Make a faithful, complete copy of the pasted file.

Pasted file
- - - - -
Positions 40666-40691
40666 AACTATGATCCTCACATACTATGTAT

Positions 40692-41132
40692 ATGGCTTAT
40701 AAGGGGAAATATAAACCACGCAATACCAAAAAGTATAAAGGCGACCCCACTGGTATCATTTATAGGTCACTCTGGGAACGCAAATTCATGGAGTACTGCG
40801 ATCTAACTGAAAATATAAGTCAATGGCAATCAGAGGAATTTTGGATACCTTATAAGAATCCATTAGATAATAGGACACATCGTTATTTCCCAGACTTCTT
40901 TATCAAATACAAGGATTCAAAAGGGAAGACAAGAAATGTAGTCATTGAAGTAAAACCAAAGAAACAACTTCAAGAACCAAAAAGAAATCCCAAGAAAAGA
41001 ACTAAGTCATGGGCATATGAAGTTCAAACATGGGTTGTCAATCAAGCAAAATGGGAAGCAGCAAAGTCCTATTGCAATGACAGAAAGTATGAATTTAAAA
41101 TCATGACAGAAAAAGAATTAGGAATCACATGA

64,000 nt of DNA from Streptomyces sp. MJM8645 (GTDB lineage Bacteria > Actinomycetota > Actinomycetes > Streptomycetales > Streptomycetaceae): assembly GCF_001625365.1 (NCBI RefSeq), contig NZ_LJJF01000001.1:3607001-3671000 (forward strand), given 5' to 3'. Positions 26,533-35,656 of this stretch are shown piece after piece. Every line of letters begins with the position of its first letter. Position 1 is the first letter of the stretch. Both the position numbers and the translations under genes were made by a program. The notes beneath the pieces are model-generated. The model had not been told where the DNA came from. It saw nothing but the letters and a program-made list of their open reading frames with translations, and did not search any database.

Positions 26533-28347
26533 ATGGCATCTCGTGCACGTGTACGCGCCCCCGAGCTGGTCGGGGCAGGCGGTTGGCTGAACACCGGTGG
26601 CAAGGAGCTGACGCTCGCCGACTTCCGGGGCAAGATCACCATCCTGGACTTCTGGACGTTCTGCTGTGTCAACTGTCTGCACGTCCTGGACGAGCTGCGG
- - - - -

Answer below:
Positions 40666-40691
40666 AACTATGATCCTCACATACTATGTAT

Positions 40692-41132
40692 ATGGCTTAT
40701 AAGGGGAAATATAAACCACGCAATACCAAAAAGTATAAAGGCGACCCCACTGGTATCATTTATAGGTCACTCTGGGAACGCAAATTCATGGAGTACTGCG
40801 ATCTAACTGAAAATATAAGTCAATGGCAATCAGAGGAATTTTGGATACCTTATAAGAATCCATTAGATAATAGGACACATCGTTATTTCCCAGACTTCTT
40901 TATCAAATACAAGGATTCAAAAGGGAAGACAAGAAATGTAGTCATTGAAGTAAAACCAAAGAAACAACTTCAAGAACCAAAAAGAAATCCCAAGAAAAGA
41001 ACTAAGTCATGGGCATATGAAGTTCAAACATGGGTTGTCAATCAAGCAAAATGGGAAGCAGCAAAGTCCTATTGCAATGACAGAAAGTATGAATTTAAAA
41101 TCATGACAGAAAAAGAATTAGGAATCACATGA

64,000 nt of DNA from Streptomyces sp. MJM8645 (GTDB lineage Bacteria > Actinomycetota > Actinomycetes > Streptomycetales > Streptomycetaceae): assembly GCF_001625365.1 (NCBI RefSeq), contig NZ_LJJF01000001.1:3607001-3671000 (forward strand), given 5' to 3'. Positions 26,533-35,656 of this stretch are shown piece after piece. Every line of letters begins with the position of its first letter. Position 1 is the first letter of the stretch. Both the position numbers and the translations under genes were made by a program. The notes beneath the pieces are model-generated. The model had not been told where the DNA came from. It saw nothing but the letters and a program-made list of their open reading frames with translations, and did not search any database.

Positions 26533-28347
26533 ATGGCATCTCGTGCACGTGTACGCGCCCCCGAGCTGGTCGGGGCAGGCGGTTGGCTGAACACCGGTGG
26601 CAAGGAGCTGACGCTCGCCGACTTCCGGGGCAAGATCACCATCCTGGACTTCTGGACGTTCTGCTGTGTCAACTGTCTGCACGTCCTGGACGAGCTGCGG